The event in the East Room of the White House had a Kabuki-theater quality to it as the president ended years of suspense over a highly-touted peace plan that was widely considered dead on arrival. Rather than a serious blueprint for peace, analysts called it a political document by a president in the middle of an impeachment trial working in tandem with a prime minister under criminal indictment and facing his third election in a year in barely over a month.

Nearly three years in the making and overseen by Mr. Trump’s son-in-law, Jared Kushner, the plan is the latest of numerous American efforts to settle the seventy-plus year conflict between Israel and the Palestinians. But it marks a sharp turn in the American approach, dropping decades of American support for only modest adjustments to Israeli borders drawn in a 1967 armistice and discarding the longtime goal of granting the Palestinians a full-fledged state.

The proposal imagines new Israeli borders that cut far into the West Bank, and, at least in the short term, calls for what Mr. Netanyahu has described as a Palestinian “state-minus,” lacking an army or air force.

Mr. Trump said it was the first time that Israel had authorized the release of such a conceptual map illustrating territorial compromises it would make. He said it would “more than double Palestinian territory” while ensuring that “no Palestinians or Israelis will be uprooted from their homes.”

Mr. Netanyahu called it ”a realistic path to a durable peace” that “strikes the right balance where others have failed.” Calling Mr. Trump the best friend Israel has ever had in the White House, Mr. Netanyahu added: “It’s a great plan for Israel. It’s a great plan for peace.”

Early in his presidency, Mr. Trump suggested that a peace deal would be “frankly, maybe not as difficult as people have thought over the years.”

By asking the Palestinians to make far more territorial concessions than past proposals, it provides an American imprimatur of support to decades of aggressive Israeli settlement building in Palestinian areas seized in two wars between Israel and Arab states. And it sends a grim message to the Palestinians that they have missed their chance to win the “two state solution” they long pursued — as least so long as Mr. Trump is president.

Mr. Kushner and a small circle of Trump officials chose not to pursue the traditional path of brokering talks between the two parties that could lead to a joint proposal, but to hand one down from Washington. Peace-process veterans say that last happened under President Ronald Reagan in 1982.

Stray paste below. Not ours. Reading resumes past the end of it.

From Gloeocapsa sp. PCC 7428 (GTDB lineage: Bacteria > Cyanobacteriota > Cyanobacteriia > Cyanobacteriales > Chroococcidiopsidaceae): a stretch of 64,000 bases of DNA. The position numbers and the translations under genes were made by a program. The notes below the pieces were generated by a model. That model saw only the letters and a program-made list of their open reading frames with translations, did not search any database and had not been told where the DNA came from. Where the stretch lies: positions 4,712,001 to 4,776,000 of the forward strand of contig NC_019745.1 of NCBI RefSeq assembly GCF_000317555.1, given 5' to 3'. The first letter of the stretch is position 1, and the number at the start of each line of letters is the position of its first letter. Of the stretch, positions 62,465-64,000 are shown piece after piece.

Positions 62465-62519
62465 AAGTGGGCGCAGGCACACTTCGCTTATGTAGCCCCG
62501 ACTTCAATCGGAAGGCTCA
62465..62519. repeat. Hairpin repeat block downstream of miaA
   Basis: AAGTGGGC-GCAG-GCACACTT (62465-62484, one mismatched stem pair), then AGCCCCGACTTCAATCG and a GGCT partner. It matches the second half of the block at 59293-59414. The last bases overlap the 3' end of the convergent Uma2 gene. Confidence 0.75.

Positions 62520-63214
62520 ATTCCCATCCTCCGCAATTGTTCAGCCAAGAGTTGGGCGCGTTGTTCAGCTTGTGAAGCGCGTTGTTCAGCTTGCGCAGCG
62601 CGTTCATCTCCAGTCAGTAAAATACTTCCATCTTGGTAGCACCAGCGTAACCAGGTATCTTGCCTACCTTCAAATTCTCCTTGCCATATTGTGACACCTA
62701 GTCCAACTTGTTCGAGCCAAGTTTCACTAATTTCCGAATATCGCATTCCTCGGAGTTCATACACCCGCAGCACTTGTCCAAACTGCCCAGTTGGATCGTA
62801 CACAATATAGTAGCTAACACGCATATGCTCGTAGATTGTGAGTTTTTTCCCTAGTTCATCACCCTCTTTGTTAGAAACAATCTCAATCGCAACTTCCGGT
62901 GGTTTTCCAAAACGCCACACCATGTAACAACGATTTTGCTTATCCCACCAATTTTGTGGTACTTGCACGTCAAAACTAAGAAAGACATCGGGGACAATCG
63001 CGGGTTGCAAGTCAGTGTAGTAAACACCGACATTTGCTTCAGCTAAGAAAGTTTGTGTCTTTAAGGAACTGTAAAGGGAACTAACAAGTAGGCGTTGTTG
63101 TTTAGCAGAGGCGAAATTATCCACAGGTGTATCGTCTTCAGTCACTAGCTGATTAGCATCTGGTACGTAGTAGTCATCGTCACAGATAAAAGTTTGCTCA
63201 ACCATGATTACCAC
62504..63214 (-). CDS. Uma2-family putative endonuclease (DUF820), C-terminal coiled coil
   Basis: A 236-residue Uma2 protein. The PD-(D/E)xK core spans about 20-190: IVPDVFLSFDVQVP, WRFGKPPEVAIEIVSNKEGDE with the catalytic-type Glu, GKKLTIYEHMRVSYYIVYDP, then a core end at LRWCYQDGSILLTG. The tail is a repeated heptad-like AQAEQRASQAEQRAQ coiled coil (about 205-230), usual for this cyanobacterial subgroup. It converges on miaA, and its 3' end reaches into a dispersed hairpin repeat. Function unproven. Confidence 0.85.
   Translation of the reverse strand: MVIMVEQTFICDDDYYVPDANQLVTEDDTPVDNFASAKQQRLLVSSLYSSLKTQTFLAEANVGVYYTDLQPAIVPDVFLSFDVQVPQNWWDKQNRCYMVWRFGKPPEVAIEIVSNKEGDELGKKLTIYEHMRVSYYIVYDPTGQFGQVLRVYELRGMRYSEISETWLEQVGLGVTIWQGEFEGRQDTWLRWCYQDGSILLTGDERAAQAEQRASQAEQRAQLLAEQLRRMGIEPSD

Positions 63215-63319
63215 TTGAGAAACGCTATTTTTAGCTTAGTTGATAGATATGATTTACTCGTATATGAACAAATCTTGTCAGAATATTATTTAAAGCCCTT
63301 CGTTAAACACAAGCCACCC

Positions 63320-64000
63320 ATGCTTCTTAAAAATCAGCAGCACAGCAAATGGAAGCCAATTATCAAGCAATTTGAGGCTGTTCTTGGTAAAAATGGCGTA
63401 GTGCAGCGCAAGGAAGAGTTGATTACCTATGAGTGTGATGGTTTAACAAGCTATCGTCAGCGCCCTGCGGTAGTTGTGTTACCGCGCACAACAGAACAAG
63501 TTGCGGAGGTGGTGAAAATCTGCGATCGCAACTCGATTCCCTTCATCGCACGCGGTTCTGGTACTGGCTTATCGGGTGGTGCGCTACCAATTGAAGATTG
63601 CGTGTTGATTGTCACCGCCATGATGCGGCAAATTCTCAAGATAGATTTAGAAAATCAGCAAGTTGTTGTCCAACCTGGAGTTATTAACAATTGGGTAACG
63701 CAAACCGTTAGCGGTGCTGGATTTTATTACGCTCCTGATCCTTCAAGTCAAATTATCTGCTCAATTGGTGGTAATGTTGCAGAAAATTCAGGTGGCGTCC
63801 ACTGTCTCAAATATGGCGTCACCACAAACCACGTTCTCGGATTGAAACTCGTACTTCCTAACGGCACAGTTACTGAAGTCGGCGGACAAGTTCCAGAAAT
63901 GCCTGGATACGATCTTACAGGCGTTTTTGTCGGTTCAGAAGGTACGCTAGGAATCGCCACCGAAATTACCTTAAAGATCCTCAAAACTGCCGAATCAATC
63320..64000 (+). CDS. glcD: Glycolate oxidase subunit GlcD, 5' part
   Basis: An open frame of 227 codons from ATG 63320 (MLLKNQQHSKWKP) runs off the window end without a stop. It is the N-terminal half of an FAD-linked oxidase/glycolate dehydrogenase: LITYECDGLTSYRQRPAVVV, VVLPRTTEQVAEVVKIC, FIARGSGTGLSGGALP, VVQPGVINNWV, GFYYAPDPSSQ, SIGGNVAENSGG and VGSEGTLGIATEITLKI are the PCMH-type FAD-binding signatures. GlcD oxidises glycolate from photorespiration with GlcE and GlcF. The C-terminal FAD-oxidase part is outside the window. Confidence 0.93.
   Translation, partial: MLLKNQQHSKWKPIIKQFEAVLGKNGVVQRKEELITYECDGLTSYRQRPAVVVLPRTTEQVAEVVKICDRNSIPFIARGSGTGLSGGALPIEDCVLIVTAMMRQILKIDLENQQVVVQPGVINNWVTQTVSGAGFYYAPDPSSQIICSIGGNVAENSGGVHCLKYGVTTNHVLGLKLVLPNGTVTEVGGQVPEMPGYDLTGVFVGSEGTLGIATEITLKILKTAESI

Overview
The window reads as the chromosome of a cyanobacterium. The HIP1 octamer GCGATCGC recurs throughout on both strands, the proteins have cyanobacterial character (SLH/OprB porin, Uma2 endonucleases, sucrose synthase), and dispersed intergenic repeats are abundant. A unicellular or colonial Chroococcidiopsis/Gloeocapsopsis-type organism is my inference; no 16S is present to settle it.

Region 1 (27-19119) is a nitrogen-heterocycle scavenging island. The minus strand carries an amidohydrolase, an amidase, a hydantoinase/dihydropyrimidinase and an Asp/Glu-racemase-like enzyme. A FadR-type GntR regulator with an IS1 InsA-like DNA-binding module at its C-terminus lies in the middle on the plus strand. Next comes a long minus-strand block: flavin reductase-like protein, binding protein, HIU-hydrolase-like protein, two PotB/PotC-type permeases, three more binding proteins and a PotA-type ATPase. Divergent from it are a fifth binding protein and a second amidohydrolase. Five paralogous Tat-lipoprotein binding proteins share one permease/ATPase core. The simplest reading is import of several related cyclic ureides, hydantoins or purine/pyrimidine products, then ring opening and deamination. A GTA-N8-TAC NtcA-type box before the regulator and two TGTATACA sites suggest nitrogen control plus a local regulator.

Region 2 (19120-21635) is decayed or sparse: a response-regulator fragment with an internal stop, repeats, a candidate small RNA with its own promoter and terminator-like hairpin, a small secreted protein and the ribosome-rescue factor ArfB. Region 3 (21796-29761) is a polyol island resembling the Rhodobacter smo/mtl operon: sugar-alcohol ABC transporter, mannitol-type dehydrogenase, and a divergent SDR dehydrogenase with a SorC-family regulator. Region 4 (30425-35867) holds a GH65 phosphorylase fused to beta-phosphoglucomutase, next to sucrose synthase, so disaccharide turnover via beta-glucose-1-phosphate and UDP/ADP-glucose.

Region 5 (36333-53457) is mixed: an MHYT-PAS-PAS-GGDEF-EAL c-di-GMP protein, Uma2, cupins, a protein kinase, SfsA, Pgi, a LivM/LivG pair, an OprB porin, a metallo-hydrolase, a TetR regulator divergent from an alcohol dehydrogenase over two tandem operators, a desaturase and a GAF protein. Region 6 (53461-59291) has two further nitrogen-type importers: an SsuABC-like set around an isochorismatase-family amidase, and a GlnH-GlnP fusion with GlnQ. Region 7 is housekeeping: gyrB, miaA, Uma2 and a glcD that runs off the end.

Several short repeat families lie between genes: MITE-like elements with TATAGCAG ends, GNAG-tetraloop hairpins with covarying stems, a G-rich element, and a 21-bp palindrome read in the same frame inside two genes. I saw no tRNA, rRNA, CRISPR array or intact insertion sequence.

Working secretively, Mr. Kushner and his team — which included the American ambassador to Israel, David M. Friedman, a strong supporter of Israeli settlement construction — consulted closely with Mr. Netanyahu’s government. But their contact with Palestinian officials ended after Mr. Trump moved the United States embassy to Jerusalem from Tel Aviv in December 2017.

Rather than court the Palestinians after that, the Trump administration only increased pressure on them, cutting off American funding for Palestinian areas and shuttering the Palestinian diplomatic office in Washington.

That dashed the initial hopes of Palestinians who believed that Mr. Trump’s unorthodox approach toward foreign policy, and his love for a grand deal, could lead him to pressure Israel to a degree they felt previous American presidents had not.

In the near term, the 80-page plan is most likely to stir up Israeli and American politics. Mr. Trump is sure to cite the plan’s pro-Israel slant on the 2020 campaign trail to win support from conservative Jewish Americans in Florida and other key states, along with the Evangelical Christians who are some of his strongest backers and support Israeli expansion in the Holy Land.

While the Palestinians are nearly certain to reject the plan, Trump allies say they will be closely watching other Arab governments with whom Mr. Trump has established close relations and who have thawed relations with Israel, to see whether they might give the plan any political cover.

Speaking in Tel Aviv on Monday, Nikki Haley, Mr. Trump’s former United Nations Ambassador, suggested that such Arab support could force the Palestinians to come to the table. “If the Arab countries respond favorably to the plan, or even if they don’t run to the Palestinian side, that’s going to be a huge, telling lesson to the Palestinians that they may not have the backing they had before,” she said.

Michael Crowley and Peter Baker reported from Washington, and David M. Halbfinger reported from Jerusalem.

Real Estate, and Personal Injury Lawyers. Contact us at: https://westlakelegal.com 

Trump Tries to Upstage Drama in the Senate With His Own Programming

Westlake Legal Group merlin_167724795_de7d1367-d8ed-4e63-b3b5-e5ec9be8a5d8-facebookJumbo Trump Tries to Upstage Drama in the Senate With His Own Programming Ukraine Trump, Donald J Trump-Ukraine Whistle-Blower Complaint and Impeachment Inquiry Palestinians Middle East Israel impeachment Abortion

WASHINGTON — On the chilly grounds of the National Mall, within sight of the gleaming white Capitol where he is on trial for high crimes and misdemeanors, President Trump on Friday rallied abortion opponents gathered for their annual march and equated their battle with his own.

“They are coming after me,” Mr. Trump declared about a half-hour before the day’s trial session opened, with two of the juror-senators joining him onstage, “because I am fighting for you and we are fighting for those who have no voice. And we will win because we know how to win. We all know how to win. We all know how to win.”

For Mr. Trump, the strategy to win these days is counterprogramming. While Democrats and Republicans debate whether he should be convicted and removed from office, the president has offered up an alternative menu of events intended to focus attention on his economic record, present himself as a peacemaker and cater to his conservative base.